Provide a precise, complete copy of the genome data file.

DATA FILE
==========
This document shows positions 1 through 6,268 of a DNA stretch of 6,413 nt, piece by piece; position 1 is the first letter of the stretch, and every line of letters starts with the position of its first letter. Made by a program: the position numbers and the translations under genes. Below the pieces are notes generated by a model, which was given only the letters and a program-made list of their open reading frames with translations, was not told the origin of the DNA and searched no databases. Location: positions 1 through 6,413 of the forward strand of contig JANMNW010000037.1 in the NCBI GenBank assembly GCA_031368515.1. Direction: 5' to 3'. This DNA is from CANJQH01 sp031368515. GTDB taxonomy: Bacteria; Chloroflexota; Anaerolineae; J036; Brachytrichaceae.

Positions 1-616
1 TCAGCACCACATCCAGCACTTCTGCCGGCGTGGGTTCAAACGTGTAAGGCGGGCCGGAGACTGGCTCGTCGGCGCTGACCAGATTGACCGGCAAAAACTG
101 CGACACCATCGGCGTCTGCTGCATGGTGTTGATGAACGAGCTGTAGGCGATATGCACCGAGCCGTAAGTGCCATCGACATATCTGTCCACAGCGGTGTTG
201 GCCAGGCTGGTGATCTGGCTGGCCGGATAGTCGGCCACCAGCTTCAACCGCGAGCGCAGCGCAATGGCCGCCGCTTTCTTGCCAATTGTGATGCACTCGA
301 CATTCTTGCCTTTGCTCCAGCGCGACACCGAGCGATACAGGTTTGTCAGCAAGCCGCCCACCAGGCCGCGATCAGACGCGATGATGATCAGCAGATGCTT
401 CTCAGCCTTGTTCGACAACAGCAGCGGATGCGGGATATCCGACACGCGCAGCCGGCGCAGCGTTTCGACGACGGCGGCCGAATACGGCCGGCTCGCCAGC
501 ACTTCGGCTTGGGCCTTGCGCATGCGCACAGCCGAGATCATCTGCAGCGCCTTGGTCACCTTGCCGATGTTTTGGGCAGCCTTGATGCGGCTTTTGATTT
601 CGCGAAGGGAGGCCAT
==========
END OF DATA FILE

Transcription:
This document shows positions 1 through 6,268 of a DNA stretch of 6,413 nt, piece by piece; position 1 is the first letter of the stretch, and every line of letters starts with the position of its first letter. Made by a program: the position numbers and the translations under genes. Below the pieces are notes generated by a model, which was given only the letters and a program-made list of their open reading frames with translations, was not told the origin of the DNA and searched no databases. Location: positions 1 through 6,413 of the forward strand of contig JANMNW010000037.1 in the NCBI GenBank assembly GCA_031368515.1. Direction: 5' to 3'. This DNA is from CANJQH01 sp031368515. GTDB taxonomy: Bacteria; Chloroflexota; Anaerolineae; J036; Brachytrichaceae.

Positions 1-616
1 TCAGCACCACATCCAGCACTTCTGCCGGCGTGGGTTCAAACGTGTAAGGCGGGCCGGAGACTGGCTCGTCGGCGCTGACCAGATTGACCGGCAAAAACTG
101 CGACACCATCGGCGTCTGCTGCATGGTGTTGATGAACGAGCTGTAGGCGATATGCACCGAGCCGTAAGTGCCATCGACATATCTGTCCACAGCGGTGTTG
201 GCCAGGCTGGTGATCTGGCTGGCCGGATAGTCGGCCACCAGCTTCAACCGCGAGCGCAGCGCAATGGCCGCCGCTTTCTTGCCAATTGTGATGCACTCGA
301 CATTCTTGCCTTTGCTCCAGCGCGACACCGAGCGATACAGGTTTGTCAGCAAGCCGCCCACCAGGCCGCGATCAGACGCGATGATGATCAGCAGATGCTT
401 CTCAGCCTTGTTCGACAACAGCAGCGGATGCGGGATATCCGACACGCGCAGCCGGCGCAGCGTTTCGACGACGGCGGCCGAATACGGCCGGCTCGCCAGC
501 ACTTCGGCTTGGGCCTTGCGCATGCGCACAGCCGAGATCATCTGCAGCGCCTTGGTCACCTTGCCGATGTTTTGGGCAGCCTTGATGCGGCTTTTGATTT
601 CGCGAAGGGAGGCCAT